The most influential writer in all of English literature, William Shakespeare was born in 1564 to a successful middle-class glove maker in Stratford-upon-Avon, England. Shakespeare attended grammar school, but his formal education proceeded no further. In 1582 he married an older woman, Anne Hathaway, and had three children with her. Around 1590 he left his family behind and traveled to London to work as an actor and playwright. Public and critical acclaim quickly followed, and Shakespeare eventually became the most popular playwright in England and part-owner of the Globe Theater. His career bridged the reigns of Elizabeth I (ruled 1558–1603) and James I (ruled 1603–1625), and he was a favorite of both monarchs. Indeed, James granted Shakespeare’s company the greatest possible compliment by bestowing upon its members the title of King’s Men. Wealthy and renowned, Shakespeare retired to Stratford and died in 1616 at the age of fifty-two. At the time of Shakespeare’s death, literary luminaries such as Ben Jonson hailed his works as timeless.
Shakespeare’s works were collected and printed in various editions in the century following his death, and by the early eighteenth century his reputation as the greatest poet ever to write in English was well established. The unprecedented admiration garnered by his works led to a fierce curiosity about Shakespeare’s life, but the dearth of biographical information has left many details of Shakespeare’s personal history shrouded in mystery. Some people have concluded from this fact and from Shakespeare’s modest education that Shakespeare’s plays were actually written by someone else—Francis Bacon and the Earl of Oxford are the two most popular -candidates—but the support for this claim is overwhelmingly circumstantial, and the theory is not taken seriously by many scholars.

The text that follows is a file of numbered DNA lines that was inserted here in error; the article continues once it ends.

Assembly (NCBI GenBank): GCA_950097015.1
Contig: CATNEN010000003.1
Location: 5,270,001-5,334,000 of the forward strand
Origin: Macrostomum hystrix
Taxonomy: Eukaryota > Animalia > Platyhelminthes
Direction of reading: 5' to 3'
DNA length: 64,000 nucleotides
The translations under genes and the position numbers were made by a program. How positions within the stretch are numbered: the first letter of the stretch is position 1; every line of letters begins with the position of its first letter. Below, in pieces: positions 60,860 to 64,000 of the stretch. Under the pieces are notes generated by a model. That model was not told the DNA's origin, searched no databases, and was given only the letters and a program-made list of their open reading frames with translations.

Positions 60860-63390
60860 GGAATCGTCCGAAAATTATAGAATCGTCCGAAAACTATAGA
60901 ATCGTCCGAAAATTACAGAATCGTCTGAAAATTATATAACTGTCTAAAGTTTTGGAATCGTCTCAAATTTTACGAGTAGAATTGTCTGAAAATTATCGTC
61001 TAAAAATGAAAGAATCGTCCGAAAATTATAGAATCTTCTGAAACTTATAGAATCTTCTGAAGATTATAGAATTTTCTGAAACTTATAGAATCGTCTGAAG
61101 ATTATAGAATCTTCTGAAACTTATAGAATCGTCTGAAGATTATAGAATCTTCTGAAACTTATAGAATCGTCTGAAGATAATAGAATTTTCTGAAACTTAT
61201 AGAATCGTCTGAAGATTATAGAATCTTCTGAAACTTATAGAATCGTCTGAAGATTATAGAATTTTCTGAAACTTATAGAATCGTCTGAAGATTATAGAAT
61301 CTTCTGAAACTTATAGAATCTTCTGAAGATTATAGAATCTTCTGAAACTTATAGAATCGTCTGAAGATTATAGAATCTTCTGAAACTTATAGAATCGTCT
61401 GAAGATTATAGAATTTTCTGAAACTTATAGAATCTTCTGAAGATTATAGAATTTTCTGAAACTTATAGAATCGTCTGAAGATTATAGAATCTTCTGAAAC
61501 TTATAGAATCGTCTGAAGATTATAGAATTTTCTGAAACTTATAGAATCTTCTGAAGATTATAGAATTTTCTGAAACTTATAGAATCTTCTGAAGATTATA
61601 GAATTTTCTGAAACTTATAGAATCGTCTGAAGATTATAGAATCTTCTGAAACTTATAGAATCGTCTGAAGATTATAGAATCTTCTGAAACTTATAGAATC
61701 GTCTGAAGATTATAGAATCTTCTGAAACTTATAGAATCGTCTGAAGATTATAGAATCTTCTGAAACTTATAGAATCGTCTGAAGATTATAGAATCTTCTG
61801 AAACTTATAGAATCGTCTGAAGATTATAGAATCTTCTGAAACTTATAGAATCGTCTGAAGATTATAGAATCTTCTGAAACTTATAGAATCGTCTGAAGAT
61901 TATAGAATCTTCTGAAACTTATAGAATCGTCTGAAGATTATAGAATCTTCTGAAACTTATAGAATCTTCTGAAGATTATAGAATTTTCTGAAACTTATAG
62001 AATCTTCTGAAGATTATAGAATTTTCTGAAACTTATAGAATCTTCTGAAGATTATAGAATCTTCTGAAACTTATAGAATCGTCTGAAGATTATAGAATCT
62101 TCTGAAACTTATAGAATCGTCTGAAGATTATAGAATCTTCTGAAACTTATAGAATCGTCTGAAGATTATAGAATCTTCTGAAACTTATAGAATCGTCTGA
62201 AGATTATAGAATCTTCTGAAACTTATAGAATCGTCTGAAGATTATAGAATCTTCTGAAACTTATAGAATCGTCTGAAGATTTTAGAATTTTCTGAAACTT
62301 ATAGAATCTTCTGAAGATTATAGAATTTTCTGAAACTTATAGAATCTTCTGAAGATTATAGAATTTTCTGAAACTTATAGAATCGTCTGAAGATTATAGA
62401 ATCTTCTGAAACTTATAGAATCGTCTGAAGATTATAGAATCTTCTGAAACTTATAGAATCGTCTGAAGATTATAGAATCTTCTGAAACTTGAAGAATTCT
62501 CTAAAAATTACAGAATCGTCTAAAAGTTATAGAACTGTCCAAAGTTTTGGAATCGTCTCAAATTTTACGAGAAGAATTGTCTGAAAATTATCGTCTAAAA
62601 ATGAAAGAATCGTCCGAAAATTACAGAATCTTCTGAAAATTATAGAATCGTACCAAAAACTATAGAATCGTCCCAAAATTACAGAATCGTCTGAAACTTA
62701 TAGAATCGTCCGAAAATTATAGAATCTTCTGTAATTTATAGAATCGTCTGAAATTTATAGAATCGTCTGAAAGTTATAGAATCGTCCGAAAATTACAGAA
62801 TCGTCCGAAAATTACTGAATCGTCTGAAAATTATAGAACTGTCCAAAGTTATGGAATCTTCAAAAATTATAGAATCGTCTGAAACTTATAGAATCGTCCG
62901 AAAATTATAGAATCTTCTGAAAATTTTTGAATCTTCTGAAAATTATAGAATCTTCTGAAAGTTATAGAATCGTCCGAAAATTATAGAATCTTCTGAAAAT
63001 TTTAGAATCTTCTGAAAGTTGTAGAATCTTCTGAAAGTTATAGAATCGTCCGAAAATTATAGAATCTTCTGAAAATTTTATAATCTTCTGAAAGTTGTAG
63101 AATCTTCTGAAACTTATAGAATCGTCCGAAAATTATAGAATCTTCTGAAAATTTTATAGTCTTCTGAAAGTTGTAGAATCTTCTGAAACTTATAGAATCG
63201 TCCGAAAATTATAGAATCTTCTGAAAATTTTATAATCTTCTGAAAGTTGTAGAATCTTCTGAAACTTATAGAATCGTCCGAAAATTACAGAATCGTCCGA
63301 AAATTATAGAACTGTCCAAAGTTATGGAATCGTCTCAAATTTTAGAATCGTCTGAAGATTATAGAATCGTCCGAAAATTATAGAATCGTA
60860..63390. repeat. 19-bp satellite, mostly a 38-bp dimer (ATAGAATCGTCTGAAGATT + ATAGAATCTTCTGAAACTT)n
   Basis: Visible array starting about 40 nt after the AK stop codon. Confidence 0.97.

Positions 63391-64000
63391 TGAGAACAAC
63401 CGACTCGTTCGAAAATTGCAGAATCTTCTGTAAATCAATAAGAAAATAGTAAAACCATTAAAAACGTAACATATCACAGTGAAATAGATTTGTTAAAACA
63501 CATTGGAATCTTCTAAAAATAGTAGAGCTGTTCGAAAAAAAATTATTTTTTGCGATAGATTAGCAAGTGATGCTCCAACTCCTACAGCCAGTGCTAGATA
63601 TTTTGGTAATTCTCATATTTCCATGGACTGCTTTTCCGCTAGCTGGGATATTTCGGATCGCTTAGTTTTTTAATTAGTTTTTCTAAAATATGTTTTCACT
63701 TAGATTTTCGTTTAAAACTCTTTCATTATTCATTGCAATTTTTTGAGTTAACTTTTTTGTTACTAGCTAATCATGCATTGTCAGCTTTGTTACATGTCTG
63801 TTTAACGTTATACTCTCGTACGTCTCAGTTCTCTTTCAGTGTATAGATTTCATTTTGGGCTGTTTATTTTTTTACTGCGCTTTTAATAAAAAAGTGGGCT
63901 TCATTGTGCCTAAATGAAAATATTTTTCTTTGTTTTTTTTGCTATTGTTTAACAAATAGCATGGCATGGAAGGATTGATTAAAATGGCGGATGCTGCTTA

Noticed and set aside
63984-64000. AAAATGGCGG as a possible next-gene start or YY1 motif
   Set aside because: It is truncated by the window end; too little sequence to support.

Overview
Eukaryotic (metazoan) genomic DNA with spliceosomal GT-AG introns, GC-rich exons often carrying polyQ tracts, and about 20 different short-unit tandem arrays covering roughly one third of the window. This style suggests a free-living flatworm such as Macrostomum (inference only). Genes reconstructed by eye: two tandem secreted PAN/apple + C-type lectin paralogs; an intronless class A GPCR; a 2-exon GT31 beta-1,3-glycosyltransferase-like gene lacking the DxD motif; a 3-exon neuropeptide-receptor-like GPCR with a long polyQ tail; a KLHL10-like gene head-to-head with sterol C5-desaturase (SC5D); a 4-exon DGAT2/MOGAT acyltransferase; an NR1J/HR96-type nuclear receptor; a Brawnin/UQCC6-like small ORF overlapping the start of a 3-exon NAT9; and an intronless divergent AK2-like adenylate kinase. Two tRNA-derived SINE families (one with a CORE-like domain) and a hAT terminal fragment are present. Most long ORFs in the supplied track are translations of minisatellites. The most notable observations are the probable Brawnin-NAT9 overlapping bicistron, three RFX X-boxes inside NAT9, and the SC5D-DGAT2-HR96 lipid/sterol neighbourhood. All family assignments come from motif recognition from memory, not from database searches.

In the absence of credible evidence to the contrary, Shakespeare must be viewed as the author of the thirty-seven plays and 154 sonnets that bear his name. The legacy of this body of work is immense. A number of Shakespeare’s plays seem to have transcended even the category of brilliance, becoming so influential as to affect profoundly the course of Western literature and culture ever after.
Scholars believe that Shakespeare wrote Antony and Cleopatra in 1606, immediately after Macbeth, and it is o...
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... of love, makes it difficult for him to “hold this visible shape” (IV.xv.14).
Cleopatra’s Fleeing Ships
The image of Cleopatra’s fleeing ships is presented twice in the play. Antony twice does battle with Caesar at sea, and both times his navy is betrayed by the queen’s retreat. The ships remind us of Cleopatra’s inconstancy and of the inconstancy of human character in the play. One cannot be sure of Cleopatra’s allegiance: it is uncertain whether she flees out of fear or because she realizes it would be politically savvy to align herself with Caesar. Her fleeing ships are an effective symbol of her wavering and changeability.
One of the most memorable symbols in the play comes in its final moments, as Cleopatra applies deadly snakes to her skin. The asps are a prop in the queen’s final and most magnificent performance. As she lifts one snake, then another to her breast, they become her children and she a common wet nurse: “Dost thou not see my baby at my breast, / That sucks the nurse asleep?” (V.ii.300–301). The domestic nature of the image contributes to Cleopatra’s final metamorphosis, in death, into Antony’s wife. She assures him, “Husband, I come” (V.ii.278).
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